31 Knot Dirck
The USNA Class of 1960 Graduates
One thing that separates Marine Corps basic training from that of the other services is the Corps’ emphasis on history. Drill Instructors at Parris Island and San Diego are continuously teaching new recruits of the historical epochs of the Corps and of those Marine heroes who made them happen from the beginning in 1775 until the present. From Belleau Wood through Iwo Jima to the Chosin Reservoir and onto Khe Sahn and beyond, when the new Marine leaves boot camp, he is well indoctrinated into the legacy he has inherited. This is one reason that the Marines have such a distinctive culture that sets them apart from the other services, and one of the primary functions of boot camp is to immerse the new Leatherneck into that culture.
As I was thinking about this I recalled my own Plebe Summer at the U.S. Naval Academy in 1959 and how we received a somewhat similar indoctrination in naval history. This was less than 15 years since the end of World War II, and all of the new Plebe Class of 1963 had grown up during and just after the end of that conflict. The soldiers, sailors and Marines of that era were our heroes. Every Saturday night during Plebe Summer we were trooped to the auditorium at Mahan Hall and shown movies about the Navy and Marines in World War II: Run Silent Run Deep, Sands of Iwo Jima, The Enemy Below, Away All Boats, The Fighting Lady, Victory at Sea, and on and on. We were told of the exploits of Nimitz, Halsey, Spruance, Mitscher, Burke, Vandergrift and others. Although not quite as intense as Marine boot camp, it was effective indoctrination which just reinforced the actions of our heroes and placed them in the context of being part of it all as Midshipmen.
Class Crest, Class of 1963
During our Plebe Year the Chief of Naval Operations was one of those heroes we learned about that summer. He was Admiral Arleigh “31 Knot” Burke, the great destroyer squadron commander of the Pacific war, and holder of the Navy Cross, Silver Star, Purple Heart, Legion of Merit and other decorations. He probably reviewed one of our fall or spring weekly parades. We always had high ranking officers or government civilians honored at parades.
In any case Plebe Year proceeded about as usual with intense Plebe indoctrination presided over by the First Classmen of the Class of 1960 and with the heavy academic load that would eventually lead to an engineering degree for each of us…whether we wanted it or not (in my case it only took the Marine Corps Basic School at Quantico six months to beat that degree out of me and turn me into a rifle platoon leader). Plebe Year along with academics took its toll on the Class of ’63. Four years later only about 74% of our original class that entered in July 1959 graduated. We lost one in four.
Admiral Arleigh “31 Knot” Burke…the CNO
Eventually the calendar clicked over to May 1960 and June Week and graduation were only a month away. The First Classmen waited in eager anticipation of throwing their caps in the air and cutting the umbilical cord from Bancroft Hall. Us Plebes waited with equally eager anticipation for Plebe Year to come to an end. It had been a long and difficult haul and we desperately wanted to get that single diagonal gold stripe on our uniforms that showed we were Third Classmen.
Exam week came and went and ’63 suffered several more casualties to academics, and then June Week arrived with its parties, parades, dances and other festivities. Plebes were finally allowed to talk to and touch women during June Week, and I invited a high school friend from Kansas who was working in Washington, D.C. We were still Plebes and couldn’t fully participate in all the fun and games that would mark our future June Weeks as upperclassmen, but most of the pressure of the year was off. But Plebe Year wouldn’t be completely over until we placed a cap atop the Herndon Monument after ‘60’s graduation ceremony.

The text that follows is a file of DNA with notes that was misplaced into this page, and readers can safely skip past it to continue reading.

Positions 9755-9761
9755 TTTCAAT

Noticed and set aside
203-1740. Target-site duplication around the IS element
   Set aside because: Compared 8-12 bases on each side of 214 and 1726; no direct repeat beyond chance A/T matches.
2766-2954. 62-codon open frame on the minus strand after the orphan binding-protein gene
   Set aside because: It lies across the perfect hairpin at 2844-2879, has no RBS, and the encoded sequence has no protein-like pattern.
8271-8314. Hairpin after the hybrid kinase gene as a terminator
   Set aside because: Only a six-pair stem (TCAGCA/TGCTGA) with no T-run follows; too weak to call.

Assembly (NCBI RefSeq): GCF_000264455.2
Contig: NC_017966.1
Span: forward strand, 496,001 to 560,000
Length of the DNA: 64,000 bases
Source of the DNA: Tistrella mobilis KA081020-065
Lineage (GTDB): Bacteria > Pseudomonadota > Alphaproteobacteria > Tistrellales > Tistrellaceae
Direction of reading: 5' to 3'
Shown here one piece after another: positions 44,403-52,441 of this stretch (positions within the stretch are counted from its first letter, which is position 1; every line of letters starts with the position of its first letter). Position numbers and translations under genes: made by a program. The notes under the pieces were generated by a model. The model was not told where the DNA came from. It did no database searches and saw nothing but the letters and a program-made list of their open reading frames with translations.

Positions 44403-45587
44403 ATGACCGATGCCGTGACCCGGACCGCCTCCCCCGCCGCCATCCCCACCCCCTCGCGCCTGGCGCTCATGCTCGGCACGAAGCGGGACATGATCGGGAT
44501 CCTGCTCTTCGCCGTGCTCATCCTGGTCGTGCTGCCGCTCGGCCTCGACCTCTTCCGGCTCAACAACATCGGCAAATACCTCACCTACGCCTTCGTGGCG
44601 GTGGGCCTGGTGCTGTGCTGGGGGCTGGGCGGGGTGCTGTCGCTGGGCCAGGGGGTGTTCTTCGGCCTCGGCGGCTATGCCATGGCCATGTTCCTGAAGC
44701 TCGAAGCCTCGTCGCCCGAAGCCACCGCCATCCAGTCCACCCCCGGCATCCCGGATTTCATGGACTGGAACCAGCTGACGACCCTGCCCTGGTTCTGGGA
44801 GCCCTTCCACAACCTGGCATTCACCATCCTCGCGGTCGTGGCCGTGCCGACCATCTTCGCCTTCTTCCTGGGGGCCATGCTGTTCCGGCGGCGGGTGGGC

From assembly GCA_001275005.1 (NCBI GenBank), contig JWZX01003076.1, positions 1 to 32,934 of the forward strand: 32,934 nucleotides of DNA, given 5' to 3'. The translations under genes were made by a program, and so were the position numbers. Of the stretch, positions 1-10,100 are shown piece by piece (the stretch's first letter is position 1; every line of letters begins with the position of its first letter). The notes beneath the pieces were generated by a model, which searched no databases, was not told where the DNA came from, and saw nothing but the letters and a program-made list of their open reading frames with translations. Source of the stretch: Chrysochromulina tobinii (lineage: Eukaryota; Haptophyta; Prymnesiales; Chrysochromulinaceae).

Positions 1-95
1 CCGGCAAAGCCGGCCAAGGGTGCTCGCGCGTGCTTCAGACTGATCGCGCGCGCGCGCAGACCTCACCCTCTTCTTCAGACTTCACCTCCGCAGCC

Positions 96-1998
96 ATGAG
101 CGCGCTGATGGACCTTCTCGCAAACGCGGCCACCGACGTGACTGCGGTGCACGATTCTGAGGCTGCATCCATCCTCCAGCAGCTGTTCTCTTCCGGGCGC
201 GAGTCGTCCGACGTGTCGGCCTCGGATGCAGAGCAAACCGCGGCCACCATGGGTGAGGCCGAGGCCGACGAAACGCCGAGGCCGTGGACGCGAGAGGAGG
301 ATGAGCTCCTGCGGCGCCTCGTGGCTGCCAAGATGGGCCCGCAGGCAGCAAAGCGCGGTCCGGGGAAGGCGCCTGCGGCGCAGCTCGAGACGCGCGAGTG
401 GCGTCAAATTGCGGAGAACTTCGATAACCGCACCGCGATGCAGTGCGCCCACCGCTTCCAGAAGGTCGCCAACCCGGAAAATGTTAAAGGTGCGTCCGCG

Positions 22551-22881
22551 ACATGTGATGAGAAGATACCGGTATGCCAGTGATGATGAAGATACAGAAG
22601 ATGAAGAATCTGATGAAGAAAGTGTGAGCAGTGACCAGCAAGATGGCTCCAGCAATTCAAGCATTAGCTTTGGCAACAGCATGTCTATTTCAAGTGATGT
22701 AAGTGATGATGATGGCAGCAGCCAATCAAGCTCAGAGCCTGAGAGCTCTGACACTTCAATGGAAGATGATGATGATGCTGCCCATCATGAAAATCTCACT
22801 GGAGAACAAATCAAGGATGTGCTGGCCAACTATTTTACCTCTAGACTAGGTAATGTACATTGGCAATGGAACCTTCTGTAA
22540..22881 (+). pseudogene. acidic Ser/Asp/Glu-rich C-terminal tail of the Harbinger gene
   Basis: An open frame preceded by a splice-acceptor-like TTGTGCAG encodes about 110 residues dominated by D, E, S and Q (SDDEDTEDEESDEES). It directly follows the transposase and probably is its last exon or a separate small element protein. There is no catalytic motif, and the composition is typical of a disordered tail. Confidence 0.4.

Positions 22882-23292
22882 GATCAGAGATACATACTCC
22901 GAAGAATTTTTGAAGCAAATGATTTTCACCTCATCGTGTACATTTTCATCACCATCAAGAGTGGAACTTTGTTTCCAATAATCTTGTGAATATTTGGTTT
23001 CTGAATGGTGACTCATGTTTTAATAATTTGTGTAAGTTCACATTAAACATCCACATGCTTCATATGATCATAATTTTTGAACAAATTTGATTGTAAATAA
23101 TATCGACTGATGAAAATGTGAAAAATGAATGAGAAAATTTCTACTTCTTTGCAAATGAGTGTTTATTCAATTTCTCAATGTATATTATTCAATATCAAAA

I was assigned to be an usher at the ’60 graduation ceremony. Today graduation is at Navy-Marine Corps Memorial Stadium, but in my day it was held in Halsey field house, just inside Gate One on the Academy grounds. I can’t remember with any clarity what my duties as an usher were, but I remember indelibly one incident that occurred. I was assigned to one of the side entrances to the field house. I guess I was to direct guests entering through that door to the spectator seats. It was some time before the ceremony began and I was just standing there daydreaming waiting for someone to show up.
Someone showed up! The door opened and there stood Admiral Arleigh “31 Knot” Burke, the CNO and, as it turned out, commencement speaker. He was wearing the dress white uniform with large medals and he had a big smile on his face. There was nobody else visible behind him. It was just him and me; the craphead Plebe farm boy from Kansas and the Chief of Naval Operations. I had no idea he was to be the speaker or that he was even going to be in attendance. I just stood frozen and he asked me something…what I can’t remember. My reply was similar to Ralph Kramden’s reply when he was on the quiz show in the TV series “The Honeymooners”. I said something like “Homina homina homina”…just like Ralph. 31 Knot realized immediately how frozen up this future combat leader was and did his best to calm me down. I think he asked me where I was from or what my name was or what battalion I was in, or something. He soon went on his way and left me standing there open mouthed. It is something that I will never forget…face to face with one of my heroes. All I know for sure is that 8 years later, when confronted by my first firefight in Vietnam, I reacted much differently.
So that is my story from the Class of 1960’s graduation day. And that is how I became known as “31 Knot Dirck”.
Dirck Praeger sends